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Trends in hydroidomedusan research from 1911 to 1997
Gravili, C.; Pagliara, R.; Vervoort, W.; Bouillon, J.; Boero, F. (2000). Trends in hydroidomedusan research from 1911 to 1997. Sci. Mar. (Barc.) 64(Suppl. 1): 23-29.
In: Scientia Marina (Barcelona). Consejo Superior de Investigaciones Científicas. Institut de Ciènces del Mar: Barcelona. ISSN 0214-8358; e-ISSN 1886-8134, more
Peer reviewed article  

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Author keywords
    Cnidaria; Hydrozoa; history; bibliography

Authors  Top 
  • Gravili, C.
  • Pagliara, R.
  • Vervoort, W.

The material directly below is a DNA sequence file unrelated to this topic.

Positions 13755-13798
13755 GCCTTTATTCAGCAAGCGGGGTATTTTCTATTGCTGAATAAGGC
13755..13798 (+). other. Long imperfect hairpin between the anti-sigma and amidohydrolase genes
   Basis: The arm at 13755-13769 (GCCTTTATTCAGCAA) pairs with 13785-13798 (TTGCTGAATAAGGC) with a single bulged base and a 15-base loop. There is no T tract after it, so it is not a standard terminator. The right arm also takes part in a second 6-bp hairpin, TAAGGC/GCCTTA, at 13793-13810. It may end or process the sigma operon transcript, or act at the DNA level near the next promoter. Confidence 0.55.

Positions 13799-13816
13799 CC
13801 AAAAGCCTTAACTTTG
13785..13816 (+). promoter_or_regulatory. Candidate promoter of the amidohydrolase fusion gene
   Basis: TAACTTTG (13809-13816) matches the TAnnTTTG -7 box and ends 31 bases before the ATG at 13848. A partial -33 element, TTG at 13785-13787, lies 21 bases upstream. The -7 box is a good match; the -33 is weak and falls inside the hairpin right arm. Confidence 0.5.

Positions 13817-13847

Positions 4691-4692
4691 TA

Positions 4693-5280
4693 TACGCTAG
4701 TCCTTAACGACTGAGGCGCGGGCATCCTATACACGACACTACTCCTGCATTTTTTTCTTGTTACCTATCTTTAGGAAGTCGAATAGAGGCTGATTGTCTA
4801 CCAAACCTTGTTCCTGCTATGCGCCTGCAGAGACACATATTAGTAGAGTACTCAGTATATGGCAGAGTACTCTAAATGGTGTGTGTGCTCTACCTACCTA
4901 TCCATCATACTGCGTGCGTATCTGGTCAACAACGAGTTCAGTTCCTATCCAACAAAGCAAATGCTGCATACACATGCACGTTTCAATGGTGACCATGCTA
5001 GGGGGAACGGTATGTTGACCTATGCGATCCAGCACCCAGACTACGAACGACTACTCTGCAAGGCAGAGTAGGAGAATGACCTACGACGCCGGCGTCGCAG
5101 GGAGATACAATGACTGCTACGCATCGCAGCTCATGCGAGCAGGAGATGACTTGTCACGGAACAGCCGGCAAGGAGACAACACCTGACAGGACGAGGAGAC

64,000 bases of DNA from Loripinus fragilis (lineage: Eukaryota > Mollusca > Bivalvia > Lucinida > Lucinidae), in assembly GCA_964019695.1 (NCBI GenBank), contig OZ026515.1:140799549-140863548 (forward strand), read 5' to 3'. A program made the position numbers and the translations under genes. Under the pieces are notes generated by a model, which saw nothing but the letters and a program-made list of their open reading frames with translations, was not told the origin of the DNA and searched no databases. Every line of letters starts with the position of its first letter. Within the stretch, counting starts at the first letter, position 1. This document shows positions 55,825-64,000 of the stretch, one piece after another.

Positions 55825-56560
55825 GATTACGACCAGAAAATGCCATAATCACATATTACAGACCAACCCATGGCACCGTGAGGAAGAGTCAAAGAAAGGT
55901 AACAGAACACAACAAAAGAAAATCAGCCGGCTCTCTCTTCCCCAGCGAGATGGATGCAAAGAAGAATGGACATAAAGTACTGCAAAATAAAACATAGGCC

The papers on hydroidomedusae published from 1911 to 1997 total 10,934. They have been assigned to the following categories: faunistics and systematics; sub-organismal biology; ecology; evolution; life cycles; paleontology. The general trend, comprising all papers, can be divided into four time intervals: the first (1911-1939) with an average of sixty papers/year and with a slight decrease due to First World War; the second one (1940-1947), with an average of 38 papers/year, marked by a dramatic decrease coinciding with Second World War; the period 1948-1991 shows a steady increase until the mid-Seventies, when a small decrease occurred, followed by an increasing trend reaching its apex in the late Eighties-early Ninenties with a record of 296 papers in 1991 and with an average of 175 papers/year; the period 1992 1997, with an average of 178 papers/year, is marked by a sharp decrease, reaching the values of the mid Sixties. The most important category in terms of number of papers is sub-organismal biology, followed by faunistics and systematics. Systematic studies dictated the trend in the first decades of the century, whereas sub-organismal ones are prevalent from the Sixties onwards. Faunistic and systematic-taxonomic papers have a steady trend of production, with just a slight decrease over these last years. The formerly leading countries in systematics (UK, USA, France) are now almost inactive in this discipline, whereas countries with little or no tradition in this field (such as Spain) are taking the leadership.

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